03/03/2020

AI – Are we ready for the next step?

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17.03.2020, by Magi Marinova

AI changing our way of life

One of the main concerns people have when it comes to AI in the workforce, is unemployment. The near future already offers self-driving trucks and as much as the lower risk of accidents sounds appealing, truck drivers are worried about their jobs. Yet, back in 2018, an accident with a cyclist and a self-driving car sparked some concerns regarding the safety around self-driven machines. Such accidents do get people thinking not only about job loss but also about what prevents or could prevent AI from hurting people? Many people within the US, for example, are disturbed by the fact that the military could potentially use AI in deadly drones against human beings that look just the same as we all do, regardless of our involvement in military actions. 

Other changes that worry people are ones such as how much would AI change our minds, ways of thinking, and would we become insensitive to human emotions? Such speculations get even stronger when we are not even able to recognise whether we chat with a person or AI. Not being able to tell the difference between talking to a person versus AI scares people as they start doubting their own sensitivity. Will we get dependent on AI as the main goal of it is to make our lives easier? If we get used to it, we might be helpless in case it gets taken away from us.

The mistakes of AI

Let’s talk about mistakes. AI is created by people and as such we are bound to make mistakes, hence it is inevitable for AI not to make mistakes (at least in the beginning). We are the teachers of AI and due to that, we might transfer our mistakes to their thinking. For example, when using AI to predict future criminals, the people predicted to be more likely to commit a crime, are mainly ones of colour. Such events push people towards assuming AI might have racist traits, which leads to frustration and rooted misconceptions within the human mind. Simple AI functions such as cameras identifying whether a person has blinked or not, sometimes assume someone has blinked even if they only squint their eyes when they smile. 

Regardless of whether we transfer our human mistakes to AI, however, technology has flaws on its own. For example, AI cannot see the same way humans see objects or see a visual within the visual. This is why people are extremely doubtful when it comes to AI being used for security measurements. Such technology can be easily fooled and this gets people concerned for their own security.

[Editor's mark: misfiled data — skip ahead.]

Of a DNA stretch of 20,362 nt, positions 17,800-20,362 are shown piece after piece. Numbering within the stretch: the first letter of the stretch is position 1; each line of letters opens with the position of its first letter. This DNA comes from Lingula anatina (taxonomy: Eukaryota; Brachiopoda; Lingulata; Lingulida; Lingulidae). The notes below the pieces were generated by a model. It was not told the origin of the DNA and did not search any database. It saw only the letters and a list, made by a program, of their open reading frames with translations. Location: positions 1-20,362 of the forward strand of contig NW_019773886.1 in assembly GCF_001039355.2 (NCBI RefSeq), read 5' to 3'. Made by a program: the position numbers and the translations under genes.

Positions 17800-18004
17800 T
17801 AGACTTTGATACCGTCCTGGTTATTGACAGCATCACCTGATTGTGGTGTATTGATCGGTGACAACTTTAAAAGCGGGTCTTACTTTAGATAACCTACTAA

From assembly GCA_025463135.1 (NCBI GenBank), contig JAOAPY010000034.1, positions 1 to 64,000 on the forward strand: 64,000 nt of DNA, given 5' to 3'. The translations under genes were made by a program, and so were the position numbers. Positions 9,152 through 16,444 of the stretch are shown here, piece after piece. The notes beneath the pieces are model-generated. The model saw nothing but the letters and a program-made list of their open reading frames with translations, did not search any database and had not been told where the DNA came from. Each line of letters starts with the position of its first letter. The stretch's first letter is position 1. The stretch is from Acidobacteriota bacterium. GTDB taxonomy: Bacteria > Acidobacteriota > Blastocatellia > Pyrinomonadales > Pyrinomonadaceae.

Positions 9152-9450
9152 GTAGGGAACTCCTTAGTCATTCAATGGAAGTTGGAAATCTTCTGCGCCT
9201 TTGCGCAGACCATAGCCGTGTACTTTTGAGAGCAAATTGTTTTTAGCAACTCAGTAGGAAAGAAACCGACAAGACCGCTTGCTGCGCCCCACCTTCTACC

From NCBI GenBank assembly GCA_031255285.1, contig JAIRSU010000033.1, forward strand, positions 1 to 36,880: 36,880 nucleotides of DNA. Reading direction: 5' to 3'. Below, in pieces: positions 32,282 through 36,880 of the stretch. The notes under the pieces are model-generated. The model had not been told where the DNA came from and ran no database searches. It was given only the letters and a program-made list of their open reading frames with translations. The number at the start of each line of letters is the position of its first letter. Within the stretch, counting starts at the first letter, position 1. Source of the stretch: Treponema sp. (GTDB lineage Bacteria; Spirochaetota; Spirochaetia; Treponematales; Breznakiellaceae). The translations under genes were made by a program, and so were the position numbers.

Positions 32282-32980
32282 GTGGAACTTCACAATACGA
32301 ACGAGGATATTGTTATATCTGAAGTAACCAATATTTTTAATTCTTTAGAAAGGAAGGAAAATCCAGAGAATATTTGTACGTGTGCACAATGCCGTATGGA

Before we stumble upon the mistakes or flaws AI could potentially make, Jonathan Shaw from Harvard Magazine, believes we should take a look at how to prevent such events from occurring before we put AI in a position where a lot of things could go wrong.

We would like to hear your opinion

A big worry for companies, when it comes to AI, is inequality. Some companies have more resources and if they decide to invest in an AI workforce, they would not be having time limitations such as the typical eight-hour work shift. This would inevitably lead to companies with AI workforce to rapidly increase their incomes and overall wealth whereas other companies will be “stuck” as they would not have AI at their disposal. Companies with fewer conscious workers would be doubling, maybe tripling the profit of companies with hundreds of conscious employees. Do you think we should worry about this problem? Do you think the problem is AI or the way we make use of it?

Before you leave this article, remember we are discussing how ethical it is to further develop and encourage the usage of AI. Do you have any thoughts? Send us a message via one of our social media channels, or write us an e-mail!

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